Horridculture – Slim Waists

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If I put a spider plant in the pot on the right, I may never get it out.

Clay pots have been around for a very long time. It is impossible to know for how long exactly. It is logical to say that they have been around long enough to evolve into the perfect shape for their function. Although the dimensions and proportions are variable, the basic design characteristics of the simplest and best engineered clay pots can not be improved on.

Clay pots are circular from above and below for a few reasons. Such a shape is easily formed on a potters’ wheel. It is more structurally sound than a form with flat sides and more corners. The space within is evenly distributed around the vertical center, without more remote corners. Although roots will circle within, there are not so many corners for them to congregate in.

Drainage holes are at the bottoms because that is where water drains to.

Thick rims around the top edges of common clay pots enhance durability where it is most necessary, and also prevent pots of the same size from becoming wedged into each other when stacked. The weight of stacked pots rests firmly and vertically on such rims, rather than being diverted laterally to break wedged pots to pieces.

It would not be possible to stack clay pots if they were not tapered to be wider on top. Of course, they are tapered for a few reasons, just like they are circular and outfitted with rims for a few reasons. Tapered form fits the natural dispersion of the roots of most plants better. More importantly, tapered form facilitates the removal of firm root systems with minimal disruption.

So, after perhaps thousands of years of evolution to achieve the perfect form, who thought it was a good idea to taper pots inward at the top? The lack of a rim is not so important if pots are not so numerous that efficient stacking is a concern. Such pots can not be staked anyway. They do not get reused as much as common clay pots either, so do not need to be so durable.

However, that upper inward taper is a serious problem for plants that mature and develop firm root systems within. Such mature plants can only be removed from such pots only by tearing their root systems apart, or by breaking the pots apart. Such form is only practical for big pots that contain multiple small plants that, individually, do not get big enough to fill the pots.

For example, big urns of bedding plants or mixed perennials function more as planters than as pots. Bedding plants get removed and replaced seasonally, and even if the don’t, they can not get big enough to develop a solid root system that is wider than the inwardly tapered top of a big urn. Likewise, most perennials get removed from such big pots before they get stuck within.

Palms, agaves, yuccas and other more substantial perennials must not be allowed to live within an inwardly tapered urn long enough to develop a firm root system that can not be removed.

Horridculture – Memorials

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Where are the cedars?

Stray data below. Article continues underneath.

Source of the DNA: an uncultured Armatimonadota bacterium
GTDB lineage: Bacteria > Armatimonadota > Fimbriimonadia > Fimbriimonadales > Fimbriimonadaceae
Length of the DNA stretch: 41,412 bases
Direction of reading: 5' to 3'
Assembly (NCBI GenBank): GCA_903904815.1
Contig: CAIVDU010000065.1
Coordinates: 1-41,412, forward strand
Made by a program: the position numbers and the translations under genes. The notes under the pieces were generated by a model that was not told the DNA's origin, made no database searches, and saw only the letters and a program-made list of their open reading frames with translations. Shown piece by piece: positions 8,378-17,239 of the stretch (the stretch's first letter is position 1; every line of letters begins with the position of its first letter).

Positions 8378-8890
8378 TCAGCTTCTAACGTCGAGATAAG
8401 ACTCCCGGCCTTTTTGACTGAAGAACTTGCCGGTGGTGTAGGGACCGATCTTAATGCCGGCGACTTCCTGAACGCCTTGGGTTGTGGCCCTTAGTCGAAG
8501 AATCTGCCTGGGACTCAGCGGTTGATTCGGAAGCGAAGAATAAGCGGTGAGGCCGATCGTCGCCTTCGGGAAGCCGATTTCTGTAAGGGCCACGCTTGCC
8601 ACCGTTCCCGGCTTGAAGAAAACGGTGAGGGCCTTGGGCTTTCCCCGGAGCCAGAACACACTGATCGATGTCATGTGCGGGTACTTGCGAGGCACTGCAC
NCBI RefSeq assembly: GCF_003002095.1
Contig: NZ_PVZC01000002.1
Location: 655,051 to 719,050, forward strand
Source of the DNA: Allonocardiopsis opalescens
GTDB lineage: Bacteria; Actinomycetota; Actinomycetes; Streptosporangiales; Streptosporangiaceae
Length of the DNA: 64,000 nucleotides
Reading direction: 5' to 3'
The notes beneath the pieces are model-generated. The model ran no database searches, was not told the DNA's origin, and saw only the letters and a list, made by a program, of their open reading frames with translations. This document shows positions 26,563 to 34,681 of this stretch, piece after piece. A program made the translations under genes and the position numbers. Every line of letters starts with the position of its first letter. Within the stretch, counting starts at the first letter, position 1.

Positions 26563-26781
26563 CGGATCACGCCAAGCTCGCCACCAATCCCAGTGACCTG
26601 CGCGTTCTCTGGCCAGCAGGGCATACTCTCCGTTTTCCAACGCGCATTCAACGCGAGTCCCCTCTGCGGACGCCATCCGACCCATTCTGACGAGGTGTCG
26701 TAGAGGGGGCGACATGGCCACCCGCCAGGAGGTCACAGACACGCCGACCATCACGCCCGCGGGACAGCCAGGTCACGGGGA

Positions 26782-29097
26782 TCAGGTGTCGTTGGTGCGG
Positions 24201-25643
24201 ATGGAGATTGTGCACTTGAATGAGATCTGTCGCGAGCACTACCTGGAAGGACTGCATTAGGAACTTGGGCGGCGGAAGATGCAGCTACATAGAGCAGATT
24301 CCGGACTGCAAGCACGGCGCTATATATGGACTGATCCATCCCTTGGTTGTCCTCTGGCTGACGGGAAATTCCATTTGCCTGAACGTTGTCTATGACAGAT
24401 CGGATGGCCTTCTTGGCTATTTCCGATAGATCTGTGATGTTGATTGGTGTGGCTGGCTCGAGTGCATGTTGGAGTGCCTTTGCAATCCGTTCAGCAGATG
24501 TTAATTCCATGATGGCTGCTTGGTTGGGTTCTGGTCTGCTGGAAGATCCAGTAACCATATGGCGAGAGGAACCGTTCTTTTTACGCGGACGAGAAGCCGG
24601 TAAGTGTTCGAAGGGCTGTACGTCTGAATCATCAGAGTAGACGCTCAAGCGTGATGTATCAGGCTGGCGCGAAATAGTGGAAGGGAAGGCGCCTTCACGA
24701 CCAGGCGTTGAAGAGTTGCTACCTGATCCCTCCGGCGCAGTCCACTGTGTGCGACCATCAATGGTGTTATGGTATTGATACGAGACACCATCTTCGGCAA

Memorial trees should be remembered . . . right? I mean, they are planted to remind us of . . . something, or . . . someone. They are typically trees that will be around for a long time, because that is how important memories should be. Redwoods and oaks work nicely. Most get outfitted with plaques to remind everyone what the trees are there to remind us of.

The old original Sunnyvale City Hall was landscaped with several memorial trees. The most prominent were redwoods and cedars that were mostly planted as memorials for local veterans of various wars. They accumulated over several decades and a few wars. City Hall seemed like a good place for them, where they could live for a long time without bother.

However, City Hall was demolished in the late 1970s, and replaced with a big mall. The larger redwood and cedar memorial trees were salvaged as the mall was build around them. Most survived in a courtyard within the mall until the mall was partly demolished less than a quarter of a century later.

All the cedar memorial trees died in captivity within the courtyard. One redwood that was not a memorial was added to the group where one of the cedars had been.

Prior to the demolition of the courtyard, I needed to inspect the surviving redwood to prescribe procedures for safe removal of surface pavement, and subsequent protection of exposed roots. The surviving trees were in remarkably good health. I was not very worried about them. What bothered me though, was the complete disregard for their historical significance.

The plaques associated with these memorial trees were a mess. It was as if they all had been collected from their respective trees, mixed up, and replaced randomly. Plaques from the absent cedars were assigned to some of the surviving redwoods. The oldest and grandest memorial redwood was labeled as the redwood that was added last, after the mall was built, and therefore of no historical significance. The smallest and youngest redwood that really was added after the mall was built was labeled as one of the more historically significant memorial trees.

I believe that all the trees that were there during my inspection are still quite healthy within a small park space that was built around them. I have no idea if they are outfitted with plaques. If they are, I can not help but doubt the accuracy of those plaques.

Horridculture – That Blows!